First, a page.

UBC Theses and Dissertations

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UBC Theses and Dissertations

Factors which encourage and inhibit self disclosure : an exploratory study Old, Fiona Elizabeth Helen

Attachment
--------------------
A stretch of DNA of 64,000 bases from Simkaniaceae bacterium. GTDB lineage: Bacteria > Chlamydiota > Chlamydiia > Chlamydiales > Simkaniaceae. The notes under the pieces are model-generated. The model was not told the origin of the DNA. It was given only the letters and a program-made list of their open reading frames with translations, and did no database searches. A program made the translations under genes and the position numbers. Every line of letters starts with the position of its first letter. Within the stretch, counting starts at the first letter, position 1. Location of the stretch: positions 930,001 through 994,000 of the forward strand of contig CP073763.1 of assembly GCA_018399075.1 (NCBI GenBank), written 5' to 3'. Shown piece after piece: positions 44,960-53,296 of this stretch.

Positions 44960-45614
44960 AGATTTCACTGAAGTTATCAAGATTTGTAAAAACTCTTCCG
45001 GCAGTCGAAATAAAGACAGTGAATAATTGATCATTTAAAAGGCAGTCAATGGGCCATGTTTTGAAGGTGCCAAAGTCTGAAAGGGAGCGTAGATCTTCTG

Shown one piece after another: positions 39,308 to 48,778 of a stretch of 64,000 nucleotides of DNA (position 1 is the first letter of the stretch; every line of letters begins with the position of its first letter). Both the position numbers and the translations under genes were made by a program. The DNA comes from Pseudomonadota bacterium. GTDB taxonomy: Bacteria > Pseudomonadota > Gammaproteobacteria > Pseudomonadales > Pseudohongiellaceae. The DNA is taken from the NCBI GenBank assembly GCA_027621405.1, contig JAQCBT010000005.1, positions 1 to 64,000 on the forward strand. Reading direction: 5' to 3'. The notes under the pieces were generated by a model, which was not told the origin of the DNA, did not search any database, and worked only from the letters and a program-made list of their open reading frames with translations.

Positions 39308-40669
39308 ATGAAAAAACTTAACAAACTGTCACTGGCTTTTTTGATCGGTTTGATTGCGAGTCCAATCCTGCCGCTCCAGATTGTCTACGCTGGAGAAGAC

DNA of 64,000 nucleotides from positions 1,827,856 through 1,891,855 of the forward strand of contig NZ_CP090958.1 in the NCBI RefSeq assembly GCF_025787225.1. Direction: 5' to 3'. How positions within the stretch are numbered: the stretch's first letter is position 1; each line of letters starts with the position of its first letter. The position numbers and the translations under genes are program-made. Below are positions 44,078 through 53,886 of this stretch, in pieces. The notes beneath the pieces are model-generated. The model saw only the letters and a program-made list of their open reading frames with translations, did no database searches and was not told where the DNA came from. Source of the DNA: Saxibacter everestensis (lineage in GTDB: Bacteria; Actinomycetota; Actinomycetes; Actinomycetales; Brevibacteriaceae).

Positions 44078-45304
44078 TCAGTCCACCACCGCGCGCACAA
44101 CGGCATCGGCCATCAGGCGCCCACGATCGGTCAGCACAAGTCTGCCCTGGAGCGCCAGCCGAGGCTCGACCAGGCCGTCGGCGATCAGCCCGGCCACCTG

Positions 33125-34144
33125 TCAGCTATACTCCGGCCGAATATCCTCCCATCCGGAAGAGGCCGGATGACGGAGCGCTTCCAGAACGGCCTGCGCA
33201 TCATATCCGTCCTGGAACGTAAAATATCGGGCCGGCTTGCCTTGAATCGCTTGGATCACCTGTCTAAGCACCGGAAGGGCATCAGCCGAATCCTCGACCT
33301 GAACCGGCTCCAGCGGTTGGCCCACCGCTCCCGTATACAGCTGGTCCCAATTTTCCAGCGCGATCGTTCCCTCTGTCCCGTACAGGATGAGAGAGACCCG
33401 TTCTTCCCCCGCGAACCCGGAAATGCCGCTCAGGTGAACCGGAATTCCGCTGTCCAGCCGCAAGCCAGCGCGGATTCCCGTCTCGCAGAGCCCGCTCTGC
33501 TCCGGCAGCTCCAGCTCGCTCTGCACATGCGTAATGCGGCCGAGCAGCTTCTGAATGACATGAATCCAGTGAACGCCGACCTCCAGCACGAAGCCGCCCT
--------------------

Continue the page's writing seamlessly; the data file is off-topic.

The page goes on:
Factors which affect self-disclosure were investigated in this study. The literature on this topic was seen to be in a state of disorganisation, and an attempt was made here to develop some system by which the volume of information on What facilitates and hinders self-disclosure could be made more meaningful. The Critical Incident Technique was employed in the interviewing of twenty-five male and female subjects from an urban Unitarian Church, and by which method the data was analysed. It was found that subjects responded on a level of perceived meaning, and on this basis, factors, derived from the incidents presented by the subjects,were categorised. The process of categorisation brought forth a distinction that could be made between responses of factors that were meaningful in themselves; and responses that were mere indicators of meaning. Three major headings emerged: PERSONAL QUALITIES, PERCEIVED COMMONALITY or PERCEIVED DIFFERENCES, and SITUATIONAL which seemed to encompass the core of the meaning of these factors which influence the self-disclosing process. Subcategories which included the indicators of meaning were placed under these headings. Thus a system for deriving meaning from past and future disparate research was developed; a parallel was drawn between these results and the core conditions of empathy, unconditional positive regard, and genuineness; and the implications of these results on the selection and training of counsellors were discussed.

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